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Nicaragua suspends planned welfare overhaul to end protests



MANAGUA (Reuters) – Nicaraguan President Daniel Ortega said Sunday that a planned overhaul of the social system that triggered days of deadly protests was canceled when he tried to end his government's biggest crisis.

Ortega has been on the defensive against the plan to increase workers' contributions to social security and reduce pensions since the demonstrations began on Wednesday. The ensuing riots have killed at least seven people and triggered looting and panic buying.

The Pope, the US government and business leaders urged Ortega to stop the violence before he appeared on television and said the measures approved last week would be withdrawn.

"The previous resolution of April 1

6, 2018, which was the resolution of this whole situation, is revoked, annulled, set aside," said Ortega.

The government argues that changes in the welfare state are needed to strengthen Nicaragua's finances, and Ortega said that talks would be held to draft a new plan to strengthen the social security system.

But the government was stung by protests that claimed at least 25 lives, according to a human rights group. The shops in Managua were looted at the weekend, Reuters witnesses said.

Late Saturday night local media reported that a reporter had been shot dead during a live broadcast from Bluefields, a city on the Caribbean coast that was affected by the riots. Graphic material from the incident soon spread to local and social media.

The police's crackdown on protesters and inhibitions in some media has led to a broader criticism of Ortega in recent days, who has tightened the country's institutions eleven years since his second inauguration.

The US State Department called for a "broad dialogue" on Sunday to end the dispute and restore respect for human rights, urging the government to allow the media to operate freely.

A man watches a television broadcast by Nicaraguan President Daniel Ortega, who addresses the audience after protesting against reforming the pension plans of the Nicaraguan Social Security Institute (INSS) in Managua, Nicaragua on April 22, 2018. REUTERS / Jorge Cabrera [19659011] "We condemn the violence and excessive violence exercised by the police and others against civilians who exercise their right to freedom of expression and assembly," said the US State Department spokeswoman, Heather Lauert.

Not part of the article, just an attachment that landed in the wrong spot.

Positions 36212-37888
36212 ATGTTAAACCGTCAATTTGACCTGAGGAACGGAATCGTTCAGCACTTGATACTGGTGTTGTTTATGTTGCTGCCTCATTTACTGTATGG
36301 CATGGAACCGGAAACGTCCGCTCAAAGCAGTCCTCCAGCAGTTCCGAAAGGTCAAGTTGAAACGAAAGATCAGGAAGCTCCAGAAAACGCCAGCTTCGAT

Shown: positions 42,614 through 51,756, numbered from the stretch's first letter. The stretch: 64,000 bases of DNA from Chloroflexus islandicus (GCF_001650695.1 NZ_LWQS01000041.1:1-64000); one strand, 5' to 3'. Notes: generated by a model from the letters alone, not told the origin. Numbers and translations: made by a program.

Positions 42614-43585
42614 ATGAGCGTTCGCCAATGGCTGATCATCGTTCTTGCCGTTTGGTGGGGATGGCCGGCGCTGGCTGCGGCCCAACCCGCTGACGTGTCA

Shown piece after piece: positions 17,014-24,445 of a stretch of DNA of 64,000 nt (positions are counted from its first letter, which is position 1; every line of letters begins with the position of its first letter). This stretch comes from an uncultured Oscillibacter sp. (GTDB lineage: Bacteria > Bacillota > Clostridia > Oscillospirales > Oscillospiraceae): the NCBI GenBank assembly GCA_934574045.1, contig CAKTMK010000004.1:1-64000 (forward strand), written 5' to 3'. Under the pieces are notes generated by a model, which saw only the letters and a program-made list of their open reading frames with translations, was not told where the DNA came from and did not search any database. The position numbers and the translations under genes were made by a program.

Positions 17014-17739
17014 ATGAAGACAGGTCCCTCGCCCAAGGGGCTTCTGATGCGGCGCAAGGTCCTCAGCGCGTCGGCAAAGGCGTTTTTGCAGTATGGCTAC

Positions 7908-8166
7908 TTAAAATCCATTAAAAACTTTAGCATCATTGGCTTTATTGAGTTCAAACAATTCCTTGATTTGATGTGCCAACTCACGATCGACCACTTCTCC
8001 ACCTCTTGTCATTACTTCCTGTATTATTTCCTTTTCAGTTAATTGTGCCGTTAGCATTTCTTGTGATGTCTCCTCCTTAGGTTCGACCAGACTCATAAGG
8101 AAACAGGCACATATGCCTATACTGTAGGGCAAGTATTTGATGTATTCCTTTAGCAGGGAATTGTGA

Lissett Guido, a spokeswoman for the Red Cross, said there are seven confirmed deaths and that the number is likely to increase. The government had reported "almost 10" late Friday.

Marlin Sierra, director of the human rights organization CENIDH, said he has recorded 25 deaths, mainly caused by firearms and rubber bullets. This number could not be independently verified. Most of the dead were between 15 and 34 years old, she said.

Pope Francis called for an end to violence on Sunday, calling for differences to be resolved "peacefully and responsibly".

Videos and photos published on Nicaraguan media showed people willing to defend their business, while others formed lines to supply gas and food in the event of bottlenecks.

Nicaragua has been one of the most stable countries in Central America, largely avoiding the riots of gang crime or political upheavals that have occasionally afflicted Honduras, El Salvador and Guatemala in recent years.

But the leading Nicaraguan business lobby COSEP has supported peaceful protests against the government, saying that it will not hold talks with Ortega to review the social security plan until it ends police repression and restores freedom of expression.

Slideshow (16 images)

Ortega, a former opponent of the Marxist guerrillas and the Cold War in the United States, has presided over a phase of stable growth with a mixture of socialist politics and capitalism.

Critics accuse Ortega and his wife, Vice President Rosario Murillo, of establishing a family dictatorship. The country remains one of the poorest in America.

reporting by Oswaldo Rivas; Additional reporting by Miguel Gutierrez; Letter from Dave Graham; Arrangement by Cynthia Osterman and Peter Cooney


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